Alternative HDR Technique: Coming Soon!
I love to make HDR (High Dynamic Range) photographs. If you didn’t catch my earlier post about why I love HDR so much, click here to read HDR Photos: Capturing the Elusive Sweet Dulcinea.
HDR photographs are processed using at least three bracketed exposures of the same shot: one shot for the metered exposure, one for the shadows, and one for the highlights. At times, there can be many more exposures, depending on how much range of contrast is in the scene. I’ve made HDR shots with as many as ten combined exposures in one stop increments. However, it is not always practical to take multiple exposures, or even if it is, the subject may be in motion due to wind or movement of the subject itself.
In these instances, often making an HDR from the bracketed exposures leaves you with ghost artifacts of the moving subjects. Although most HDR software has algorithms to help remove ghosting artifacts, it is not flawless and ghosting can still be a problem with highly moving subjects. Some alternative method is needed to create an HDR in such cases.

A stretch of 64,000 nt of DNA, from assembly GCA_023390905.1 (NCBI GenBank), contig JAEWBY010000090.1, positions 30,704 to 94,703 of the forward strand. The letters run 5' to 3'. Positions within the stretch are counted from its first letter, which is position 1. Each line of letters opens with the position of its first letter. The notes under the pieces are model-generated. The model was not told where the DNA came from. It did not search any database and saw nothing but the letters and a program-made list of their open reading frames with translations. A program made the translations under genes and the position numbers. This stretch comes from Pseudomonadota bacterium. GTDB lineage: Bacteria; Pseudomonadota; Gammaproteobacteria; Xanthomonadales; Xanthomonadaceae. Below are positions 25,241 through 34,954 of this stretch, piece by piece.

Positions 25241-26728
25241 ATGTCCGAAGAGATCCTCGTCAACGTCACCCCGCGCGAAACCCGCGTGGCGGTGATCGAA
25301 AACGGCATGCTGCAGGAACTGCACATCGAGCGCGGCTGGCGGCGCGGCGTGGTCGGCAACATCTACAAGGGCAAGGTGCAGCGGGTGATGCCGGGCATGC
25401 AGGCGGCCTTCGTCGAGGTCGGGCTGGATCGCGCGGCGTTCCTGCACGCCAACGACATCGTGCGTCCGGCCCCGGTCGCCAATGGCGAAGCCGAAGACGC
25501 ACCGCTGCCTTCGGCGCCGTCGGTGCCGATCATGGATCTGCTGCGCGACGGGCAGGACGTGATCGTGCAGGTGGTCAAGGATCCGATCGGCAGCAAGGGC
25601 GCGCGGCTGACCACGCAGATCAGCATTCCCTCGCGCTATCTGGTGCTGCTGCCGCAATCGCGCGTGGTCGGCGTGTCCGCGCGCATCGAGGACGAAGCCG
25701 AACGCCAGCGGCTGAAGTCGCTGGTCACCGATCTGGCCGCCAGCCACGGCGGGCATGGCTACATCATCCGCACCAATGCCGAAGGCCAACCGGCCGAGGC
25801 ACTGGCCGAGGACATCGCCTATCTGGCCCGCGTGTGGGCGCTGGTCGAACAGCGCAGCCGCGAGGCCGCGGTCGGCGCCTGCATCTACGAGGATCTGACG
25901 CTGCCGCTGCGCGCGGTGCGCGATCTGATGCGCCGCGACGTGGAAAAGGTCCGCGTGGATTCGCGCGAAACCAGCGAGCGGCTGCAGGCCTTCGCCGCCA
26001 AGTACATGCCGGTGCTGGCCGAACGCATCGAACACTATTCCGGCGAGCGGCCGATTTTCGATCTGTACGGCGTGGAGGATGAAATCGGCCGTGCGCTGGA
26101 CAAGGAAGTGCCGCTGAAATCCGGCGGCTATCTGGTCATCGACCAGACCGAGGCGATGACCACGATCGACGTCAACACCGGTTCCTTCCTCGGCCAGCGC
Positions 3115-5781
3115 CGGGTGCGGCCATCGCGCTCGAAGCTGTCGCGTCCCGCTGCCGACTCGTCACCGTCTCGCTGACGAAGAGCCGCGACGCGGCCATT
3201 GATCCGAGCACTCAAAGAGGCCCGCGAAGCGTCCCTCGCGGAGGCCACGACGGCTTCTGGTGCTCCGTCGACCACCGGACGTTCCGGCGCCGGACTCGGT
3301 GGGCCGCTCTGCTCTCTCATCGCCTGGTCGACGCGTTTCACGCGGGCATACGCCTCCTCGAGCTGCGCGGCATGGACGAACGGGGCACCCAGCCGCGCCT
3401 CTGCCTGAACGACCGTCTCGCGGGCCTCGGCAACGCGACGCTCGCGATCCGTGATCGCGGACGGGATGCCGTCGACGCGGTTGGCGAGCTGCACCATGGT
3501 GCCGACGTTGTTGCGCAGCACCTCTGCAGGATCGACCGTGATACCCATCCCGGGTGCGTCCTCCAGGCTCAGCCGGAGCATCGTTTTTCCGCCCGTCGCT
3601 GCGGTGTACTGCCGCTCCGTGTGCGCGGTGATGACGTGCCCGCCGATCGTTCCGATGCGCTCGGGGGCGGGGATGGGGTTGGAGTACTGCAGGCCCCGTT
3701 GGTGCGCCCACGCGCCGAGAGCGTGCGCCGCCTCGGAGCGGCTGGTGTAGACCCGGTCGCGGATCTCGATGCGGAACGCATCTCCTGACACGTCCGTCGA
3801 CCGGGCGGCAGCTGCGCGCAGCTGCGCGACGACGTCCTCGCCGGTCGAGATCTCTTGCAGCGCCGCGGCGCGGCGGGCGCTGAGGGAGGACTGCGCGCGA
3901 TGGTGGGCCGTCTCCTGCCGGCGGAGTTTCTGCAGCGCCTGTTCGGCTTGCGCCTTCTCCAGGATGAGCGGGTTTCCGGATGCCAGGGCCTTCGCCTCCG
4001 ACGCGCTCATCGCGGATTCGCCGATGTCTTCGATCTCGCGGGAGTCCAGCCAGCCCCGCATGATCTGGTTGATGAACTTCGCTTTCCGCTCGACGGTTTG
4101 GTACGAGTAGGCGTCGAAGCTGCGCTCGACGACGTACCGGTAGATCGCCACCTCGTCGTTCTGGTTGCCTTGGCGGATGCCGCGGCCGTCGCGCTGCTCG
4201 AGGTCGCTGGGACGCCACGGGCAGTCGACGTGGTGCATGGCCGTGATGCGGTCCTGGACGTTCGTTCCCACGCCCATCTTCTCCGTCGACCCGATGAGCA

In the past, if I wanted to improve the tonal range and contrast of a shot that had a moving subject, I would run the tone mapping process on a single exposure in Photomatix Pro. This program does allow you to open a single image and then apply tone mapping to the shot. I’ve had some decent success with this but nowhere near as much creative control as when I’ve made HDR shots from bracketed exposures.
Luckily, recently a fellow photographer named James Woody, whom I met at last summer’s Colorado Photography Festival, tipped me off to an alternative way to make HDR photographs. James shared with me his method for creating an HDR from a single image, but still using bracketed exposures.
The first attempt I made at using James’ technique was in this shot below of Coney Island Colorado. The flags were blowing so hard in the wind that my bracketed exposures each had the flags in vastly different positions. A traditional HDR created using in-camera bracketed exposures would have been a disaster. Instead I followed the simple technique James shared with me and created this HDR shot, to which I then applied a painterly effect, in order to give this historic landmark a nostalgic and artsy appearance.
Stay tuned within the next couple of days for As Seen by Janine’s first ever guest blogger post from James Woody, who will share a detailed tutorial on his simple but effective alternative HDR technique. James also will present several photos comparing traditional HDR shots with those he created using his alternative HDR method.
More to come!